Gold News

'Informal' Gold Mining 'Now 15%' of World Output

Artisanal + small-scale mines adds 700 tonnes to decade total...
 
GOLD MINING output worldwide is running more than 4% higher than previously estimated according to leading analysts, thanks to a boom in so-called "informal" projects across developing economies.
 
With total world gold mine output recording a 10th consecutive year of growth in 2018, and its 9th new all-time high, specialists analysts Metals Focus this week announced a "fairly substantial revision" to their estimates for artisanal and small-scale mining (ASM).
 
These often illegal and highly dangerous projects produced around 550 tonnes of gold in 2018 according to Metals Focus' new figures, some 15% of total global output.
 
Together with other revisions, the extra ASM output adds more than 730 tonnes to Metals Focus' prior 2010-2018 figures, nearly 2.7% more than last year's estimate for the decade so far.
 
The size of Metals Focus' revisions grows across its annual data series, rising from 33 additional tonnes in both 2010 and 2011 (then 1.2%) to more than 200 tonnes on 2018's output (some 6.3%).
 
Chart of global gold mining revisions from Metals Focus, led by ASM
 
Presenting the data at Tuesday's launch of the new Gold Focus 2019 report in London, the consultancy's head of mine supply Mark Fellows said that these revisions to Metals Focus' previous ASM estimates come from cross‐referencing data from local governments, export figures, development agencies and NGOs, as well as from personal contacts on the ground.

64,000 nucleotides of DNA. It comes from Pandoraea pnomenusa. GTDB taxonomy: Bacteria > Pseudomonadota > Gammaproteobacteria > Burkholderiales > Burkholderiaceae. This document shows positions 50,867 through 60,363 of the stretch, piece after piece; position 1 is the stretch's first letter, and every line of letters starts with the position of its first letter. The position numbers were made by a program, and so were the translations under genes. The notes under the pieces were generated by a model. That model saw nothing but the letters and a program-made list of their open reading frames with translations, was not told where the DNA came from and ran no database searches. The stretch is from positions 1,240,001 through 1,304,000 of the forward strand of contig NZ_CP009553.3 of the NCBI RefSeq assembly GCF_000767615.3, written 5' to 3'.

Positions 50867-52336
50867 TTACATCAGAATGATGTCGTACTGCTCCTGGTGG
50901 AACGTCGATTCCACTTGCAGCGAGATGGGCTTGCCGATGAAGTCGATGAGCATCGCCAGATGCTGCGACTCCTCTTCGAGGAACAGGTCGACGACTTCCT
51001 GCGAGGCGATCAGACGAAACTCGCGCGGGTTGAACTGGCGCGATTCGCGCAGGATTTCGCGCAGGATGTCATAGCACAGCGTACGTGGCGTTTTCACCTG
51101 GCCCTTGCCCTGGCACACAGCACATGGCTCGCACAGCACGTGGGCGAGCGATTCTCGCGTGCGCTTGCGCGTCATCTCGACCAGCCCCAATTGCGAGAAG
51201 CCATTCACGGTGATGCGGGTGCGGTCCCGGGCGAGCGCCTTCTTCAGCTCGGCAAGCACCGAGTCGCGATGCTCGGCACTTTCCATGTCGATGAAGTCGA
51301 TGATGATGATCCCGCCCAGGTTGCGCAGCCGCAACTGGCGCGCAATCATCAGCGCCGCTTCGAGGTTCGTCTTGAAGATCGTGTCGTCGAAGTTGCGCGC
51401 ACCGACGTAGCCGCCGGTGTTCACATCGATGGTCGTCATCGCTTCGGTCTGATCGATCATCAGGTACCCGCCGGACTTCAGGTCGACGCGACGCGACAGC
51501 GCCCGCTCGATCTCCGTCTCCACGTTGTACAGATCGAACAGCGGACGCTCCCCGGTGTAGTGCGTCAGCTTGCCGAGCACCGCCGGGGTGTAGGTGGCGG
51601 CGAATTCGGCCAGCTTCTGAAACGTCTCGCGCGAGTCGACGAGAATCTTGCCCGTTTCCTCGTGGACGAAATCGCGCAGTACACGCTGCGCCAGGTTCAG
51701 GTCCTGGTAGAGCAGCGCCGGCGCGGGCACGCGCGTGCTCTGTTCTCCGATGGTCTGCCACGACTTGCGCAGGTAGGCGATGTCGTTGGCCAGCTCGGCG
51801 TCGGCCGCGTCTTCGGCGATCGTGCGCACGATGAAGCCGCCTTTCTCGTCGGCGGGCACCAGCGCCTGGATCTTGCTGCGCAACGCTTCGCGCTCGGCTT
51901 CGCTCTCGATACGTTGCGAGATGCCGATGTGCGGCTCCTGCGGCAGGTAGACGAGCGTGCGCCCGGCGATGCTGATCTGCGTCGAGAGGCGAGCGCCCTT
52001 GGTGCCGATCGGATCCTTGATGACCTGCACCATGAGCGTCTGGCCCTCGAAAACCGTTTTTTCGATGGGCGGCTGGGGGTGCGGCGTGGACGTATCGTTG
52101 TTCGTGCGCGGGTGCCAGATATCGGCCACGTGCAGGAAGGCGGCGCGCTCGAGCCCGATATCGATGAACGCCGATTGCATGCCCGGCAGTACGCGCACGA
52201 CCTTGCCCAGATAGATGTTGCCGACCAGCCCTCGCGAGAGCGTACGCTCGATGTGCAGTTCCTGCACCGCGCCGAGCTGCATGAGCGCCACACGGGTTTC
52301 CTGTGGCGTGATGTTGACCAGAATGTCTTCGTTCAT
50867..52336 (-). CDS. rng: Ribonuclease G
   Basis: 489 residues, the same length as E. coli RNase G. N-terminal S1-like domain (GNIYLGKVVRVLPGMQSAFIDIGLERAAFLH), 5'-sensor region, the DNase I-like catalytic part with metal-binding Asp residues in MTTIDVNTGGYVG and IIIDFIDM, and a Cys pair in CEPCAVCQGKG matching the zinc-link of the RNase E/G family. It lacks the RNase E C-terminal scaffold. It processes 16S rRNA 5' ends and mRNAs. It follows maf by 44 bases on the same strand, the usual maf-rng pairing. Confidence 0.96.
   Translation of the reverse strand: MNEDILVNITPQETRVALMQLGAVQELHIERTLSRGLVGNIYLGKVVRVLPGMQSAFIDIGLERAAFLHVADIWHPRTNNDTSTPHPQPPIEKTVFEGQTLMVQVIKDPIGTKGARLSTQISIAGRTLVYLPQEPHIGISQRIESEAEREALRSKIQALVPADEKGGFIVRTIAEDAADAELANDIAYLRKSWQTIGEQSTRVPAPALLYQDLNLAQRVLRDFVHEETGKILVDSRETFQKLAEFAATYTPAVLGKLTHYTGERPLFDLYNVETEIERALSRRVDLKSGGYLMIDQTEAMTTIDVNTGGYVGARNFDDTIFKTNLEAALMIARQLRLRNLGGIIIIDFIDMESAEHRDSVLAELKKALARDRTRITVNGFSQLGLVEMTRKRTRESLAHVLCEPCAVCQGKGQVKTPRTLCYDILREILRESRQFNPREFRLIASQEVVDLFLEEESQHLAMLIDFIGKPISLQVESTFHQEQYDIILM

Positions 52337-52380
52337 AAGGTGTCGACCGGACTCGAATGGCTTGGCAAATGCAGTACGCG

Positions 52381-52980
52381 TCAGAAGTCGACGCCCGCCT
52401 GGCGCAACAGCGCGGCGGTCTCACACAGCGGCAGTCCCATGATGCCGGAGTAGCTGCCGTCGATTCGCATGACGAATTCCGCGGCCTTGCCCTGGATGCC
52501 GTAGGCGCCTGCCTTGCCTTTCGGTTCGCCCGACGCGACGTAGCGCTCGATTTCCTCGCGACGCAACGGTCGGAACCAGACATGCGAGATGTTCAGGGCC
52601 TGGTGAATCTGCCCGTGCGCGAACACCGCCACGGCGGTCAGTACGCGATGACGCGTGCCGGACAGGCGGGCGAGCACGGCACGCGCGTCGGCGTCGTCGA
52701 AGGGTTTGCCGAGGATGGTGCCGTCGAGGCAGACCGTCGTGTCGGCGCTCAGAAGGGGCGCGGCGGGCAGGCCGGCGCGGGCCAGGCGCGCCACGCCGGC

Booming ASM production is one of "several important long-term structural changes" to the global gold-mining sector, Fellows went on.
 
The developed West's top 10 stockmarket-listed gold miners now account for just 25% of annual world output, falling from 38% in 2010, as they try to pay down debt by selling assets bought at the peak of the sector's M&A frenzy when gold prices peaked in 2010-2012.
 
Less affected by that legacy of debt and mal-investment, mid-tier mining corporations are meantime growing their output, and top 5 producer nations Australia, Russia and Canada are seeing an exploration "boom", with their annual output already rising last year by 7.6%, 5.9% and 10.4% respectively – encouraged by lower costs due to weakness in their domestic currencies versus the US Dollar.
 
The decline in gold output from former No.1 (and now No.9) South Africa has "accelerated", Fellows said. Yet thanks in good part to the surge in ASM activity, the continent of Africa has enjoyed the world's top regional growth in gold-mining output since Metals Focus' data series begins in 2010, adding an extra 240 tonnes per year even as S.Africa's annual output has shrunk by 80 tonnes.
 
Alongside the underlying uptrend in world gold prices, the rise of ASM has been driven by population growth and a lack of economic opportunity outside subsistence farming, Metals Focus says, plus the arrival of mobile phones (for pricing, agreeing deals and receiving payment) and growing demand from the global gold refining industry, with "middlemen" now going in to finance new projects.
 
For 2018 alone the revision to ASM estimates almost doubled Metals Focus' full-year figure for east African nation Sudan to nearly 77 tonnes, Fellows said, and it grew the year's full global gold-mining total by 4.2%.
 
South Africa's gold reserves are being "looted on an industrial scale", says the country's Sunday Times, repeating a claim that formally legal sites now worked and subject to murderous turf-wars by 'Zama zama' miners leaves $1bn of metal unaccounted for each year in the official trade statistics.